Why, you might ask, would I park my very nice Toyota Sienna mini-van in the garage all winter and instead drive my Dodge Dakota mid-sized truck?
The Toyota is exceptionally nice, with leather seats, automatic doors, even a video player with fold-down TV screen for the rear seat passengers. It gets 26 mpg. Other than a battery-draining problem right after I bought it, it has given me no trouble.
The truck is very nice, a crew cab, has four wheel drive, and gets 16 miles to the gallon. It likes to spend about $1500 worth of time in the repair shop almost every year.
This Dodge Grand Caravan pictured below is the reason.
I came across this vehicle this afternoon on my way to my current litter-picking site. It was parked in a pullout, with no one in the car.
A hundred yards up the road, two women from Cooper Landing were parked on the shoulder of the highway. This is what they were doing:
Mmm-hmm. They were dressing out a road-killed moose cow.
Here's a few more photos of that mini-van with the sloping hood.
|The perfect profile for scooping up those long-legged critters.|
|This driver was lucky. Often the moose go right through the windshield into the driver's lap. Note the moose hair on the windshield. Some of it was actually embedded in the cracked glass.|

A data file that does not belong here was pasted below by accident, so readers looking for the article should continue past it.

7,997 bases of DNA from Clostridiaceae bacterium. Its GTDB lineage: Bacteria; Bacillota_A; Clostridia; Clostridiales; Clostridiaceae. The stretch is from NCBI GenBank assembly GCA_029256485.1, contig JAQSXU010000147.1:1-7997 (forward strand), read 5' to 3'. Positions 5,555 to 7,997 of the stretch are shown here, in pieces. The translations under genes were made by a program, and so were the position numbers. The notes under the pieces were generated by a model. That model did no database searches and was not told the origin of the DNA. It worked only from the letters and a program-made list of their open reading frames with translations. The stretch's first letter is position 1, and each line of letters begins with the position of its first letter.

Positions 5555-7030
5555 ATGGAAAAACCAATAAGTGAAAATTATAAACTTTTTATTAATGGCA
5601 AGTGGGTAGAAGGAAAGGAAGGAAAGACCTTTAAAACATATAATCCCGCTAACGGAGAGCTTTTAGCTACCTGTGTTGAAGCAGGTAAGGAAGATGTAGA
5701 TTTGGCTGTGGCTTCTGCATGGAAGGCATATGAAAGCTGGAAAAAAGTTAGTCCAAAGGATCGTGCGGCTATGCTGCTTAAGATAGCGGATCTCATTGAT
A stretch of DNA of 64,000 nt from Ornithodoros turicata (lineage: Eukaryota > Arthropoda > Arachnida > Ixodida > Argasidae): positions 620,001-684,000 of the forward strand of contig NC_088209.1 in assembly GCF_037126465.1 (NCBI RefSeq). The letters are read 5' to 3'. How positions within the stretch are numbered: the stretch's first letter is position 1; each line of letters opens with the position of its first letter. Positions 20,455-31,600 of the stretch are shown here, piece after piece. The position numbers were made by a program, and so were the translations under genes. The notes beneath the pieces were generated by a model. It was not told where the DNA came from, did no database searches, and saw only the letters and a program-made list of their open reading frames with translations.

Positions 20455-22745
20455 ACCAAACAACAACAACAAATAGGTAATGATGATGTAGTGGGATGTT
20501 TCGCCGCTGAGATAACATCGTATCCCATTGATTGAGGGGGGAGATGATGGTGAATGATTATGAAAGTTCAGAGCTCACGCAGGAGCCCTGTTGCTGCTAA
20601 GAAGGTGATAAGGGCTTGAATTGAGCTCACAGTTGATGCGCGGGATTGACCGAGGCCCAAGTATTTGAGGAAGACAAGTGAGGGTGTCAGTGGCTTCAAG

Later this evening I was heading home and stopped at this same pullout to pick up any new litter. A fellow was there, getting ready to tow the Dodge home. This is what he told me:
The moose had come down a steep, brush-covered embankment which hid her approach to the highway. She was no farther than twenty feet from him when he first saw her and didn't have time to react. His five year old son was in the rear seat. Neither were injured.
A number of people stopped. The driver of the Dodge used a pistol borrowed from a passing trucker to dispatch the suffering moose.
Like most of us who have lived in Alaska for a while, we've all had close calls with moose. What's important, as the father said, "My boy's alive. He's my only child. My boy's alive and unhurt."
This is one of the reasons a number of Alaskans drive trucks and large SUVs. This is the reason my mini-van stays in a heated garage all winter when moose/vehicle collisions are more likely to occur because of the darkness.